72. 72. Srere PA (1987) Complexes of sequential metabolic enzymes. Annu Rev Biochem 56: 89–124.
  73. 73. Morgunov I, Srere PA (1998) Interaction between citrate synthase and malate dehydrogenase. Substrate channeling of oxaloacetate. J Biol Chem 273: 29540–29544.
  74. 74. Bar-Even A (2013) Does acetogenesis really require especially low reduction potential? Biochim Biophys Acta 1827: 395–400.
  75. 75. van der Rest ME, Frank C, Molenaar D (2000) Functions of the membrane-associated and cytoplasmic malate dehydrogenases in the citric acid cycle of Escherichia coli. J Bacteriol 182: 6892–6899.
  76. 76. Kather B, Stingl K, van der Rest ME, Altendorf K, Molenaar D (2000) Another unusual type of citric acid cycle enzyme in Helicobacter pylori: the malate:quinone oxidoreductase. J Bacteriol 182: 3204–3209.
  77. 77. Molenaar D, van der Rest ME, Drysch A, Yucel R (2000) Functions of the membrane-associated and cytoplasmic malate dehydrogenases in the citric acid cycle of Corynebacterium glutamicum. J Bacteriol 182: 6884–6891.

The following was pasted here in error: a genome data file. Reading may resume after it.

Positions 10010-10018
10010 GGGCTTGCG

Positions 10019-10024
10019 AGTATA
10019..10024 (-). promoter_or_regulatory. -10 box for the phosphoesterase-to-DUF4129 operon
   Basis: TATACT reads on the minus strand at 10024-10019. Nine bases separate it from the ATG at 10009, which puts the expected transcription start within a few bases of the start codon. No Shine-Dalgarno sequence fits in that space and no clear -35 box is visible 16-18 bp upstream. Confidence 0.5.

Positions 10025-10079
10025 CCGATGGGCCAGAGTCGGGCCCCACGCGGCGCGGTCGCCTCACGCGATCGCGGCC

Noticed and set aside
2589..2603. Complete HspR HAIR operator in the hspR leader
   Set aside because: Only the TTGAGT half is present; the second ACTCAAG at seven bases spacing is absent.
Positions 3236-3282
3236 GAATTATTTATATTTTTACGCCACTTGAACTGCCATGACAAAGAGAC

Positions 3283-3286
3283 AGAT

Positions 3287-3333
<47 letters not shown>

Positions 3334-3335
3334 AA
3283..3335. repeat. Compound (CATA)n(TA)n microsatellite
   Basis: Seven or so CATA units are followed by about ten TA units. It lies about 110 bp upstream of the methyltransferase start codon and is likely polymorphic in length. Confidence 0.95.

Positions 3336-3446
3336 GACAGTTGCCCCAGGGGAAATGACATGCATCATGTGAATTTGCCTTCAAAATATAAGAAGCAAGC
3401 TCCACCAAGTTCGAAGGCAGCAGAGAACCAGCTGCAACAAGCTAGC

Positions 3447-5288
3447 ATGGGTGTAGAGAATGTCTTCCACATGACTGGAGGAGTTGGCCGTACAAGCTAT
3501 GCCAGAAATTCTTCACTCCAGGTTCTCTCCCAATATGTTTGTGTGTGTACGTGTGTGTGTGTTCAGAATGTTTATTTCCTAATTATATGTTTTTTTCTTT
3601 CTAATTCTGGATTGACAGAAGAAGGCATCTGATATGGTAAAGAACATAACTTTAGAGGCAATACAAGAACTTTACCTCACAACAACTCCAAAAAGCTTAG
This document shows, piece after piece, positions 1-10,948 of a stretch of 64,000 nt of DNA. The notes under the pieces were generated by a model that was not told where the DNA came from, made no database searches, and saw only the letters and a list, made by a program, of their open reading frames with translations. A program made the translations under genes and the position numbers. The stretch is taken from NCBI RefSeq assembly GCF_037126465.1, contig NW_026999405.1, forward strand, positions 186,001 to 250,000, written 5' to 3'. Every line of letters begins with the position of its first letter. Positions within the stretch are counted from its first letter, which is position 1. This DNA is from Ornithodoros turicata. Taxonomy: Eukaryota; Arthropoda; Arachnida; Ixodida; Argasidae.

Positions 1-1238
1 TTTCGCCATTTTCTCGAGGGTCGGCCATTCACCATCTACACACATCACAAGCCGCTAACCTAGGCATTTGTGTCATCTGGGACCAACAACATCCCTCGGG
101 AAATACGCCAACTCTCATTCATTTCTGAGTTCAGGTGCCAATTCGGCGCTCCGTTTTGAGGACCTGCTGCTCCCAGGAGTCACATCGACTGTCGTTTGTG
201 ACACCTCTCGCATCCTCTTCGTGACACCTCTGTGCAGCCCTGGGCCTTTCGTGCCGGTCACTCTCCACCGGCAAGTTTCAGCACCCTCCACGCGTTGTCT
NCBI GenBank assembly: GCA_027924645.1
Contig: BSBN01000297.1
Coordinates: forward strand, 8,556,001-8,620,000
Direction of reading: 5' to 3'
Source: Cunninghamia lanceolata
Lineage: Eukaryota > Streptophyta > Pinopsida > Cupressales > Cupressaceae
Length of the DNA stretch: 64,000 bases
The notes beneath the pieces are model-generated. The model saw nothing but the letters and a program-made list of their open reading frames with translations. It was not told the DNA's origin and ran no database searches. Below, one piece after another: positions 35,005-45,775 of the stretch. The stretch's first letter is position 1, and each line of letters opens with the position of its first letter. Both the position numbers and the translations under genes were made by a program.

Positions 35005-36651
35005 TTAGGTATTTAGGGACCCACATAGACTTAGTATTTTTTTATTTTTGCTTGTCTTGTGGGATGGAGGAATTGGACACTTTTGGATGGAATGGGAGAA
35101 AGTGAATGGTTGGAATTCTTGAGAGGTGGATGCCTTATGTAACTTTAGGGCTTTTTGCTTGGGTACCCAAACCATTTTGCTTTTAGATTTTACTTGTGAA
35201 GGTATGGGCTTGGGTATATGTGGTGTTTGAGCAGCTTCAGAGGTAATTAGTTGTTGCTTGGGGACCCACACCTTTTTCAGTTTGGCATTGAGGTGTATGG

78. 78. Dufresne A, Salanoubat M, Partensky F, Artiguenave F, Axmann IM, et al. (2003) Genome sequence of the cyanobacterium Prochlorococcus marinus SS120, a nearly minimal oxyphototrophic genome. Proc Natl Acad Sci U S A 100: 10020–10025.
  79. 79. Forster-Fromme K, Jendrossek D (2005) Malate:quinone oxidoreductase (MqoB) is required for growth on acetate and linear terpenes in Pseudomonas citronellolis. FEMS Microbiol Lett 246: 25–31.
  80. 80. Sweetlove LJ, Beard KF, Nunes-Nesi A, Fernie AR, Ratcliffe RG (2010) Not just a circle: flux modes in the plant TCA cycle. Trends Plant Sci 15: 462–470.
  81. 81. Singh R, Lemire J, Mailloux RJ, Chenier D, Hamel R, et al. (2009) An ATP and oxalate generating variant tricarboxylic acid cycle counters aluminum toxicity in Pseudomonas fluorescens. PLoS One 4: e7344.
  82. 82. Noguchi Y, Nakai Y, Shimba N, Toyosaki H, Kawahara Y, et al. (2004) The energetic conversion competence of Escherichia coli during aerobic respiration studied by 31P NMR using a circulating fermentation system. J Biochem 136: 509–515.
  83. 83. Sung SJS, Xu DP, Galloway CM, Black CCJ (1988) A reassessment of glycolysis and gluconeogenesis in higher plants. Physiol Plant 72: 650–654.
  84. 84. Verhees CH, Kengen SW, Tuininga JE, Schut GJ, Adams MW, et al. (2003) The unique features of glycolytic pathways in Archaea. Biochem J 375: 231–246.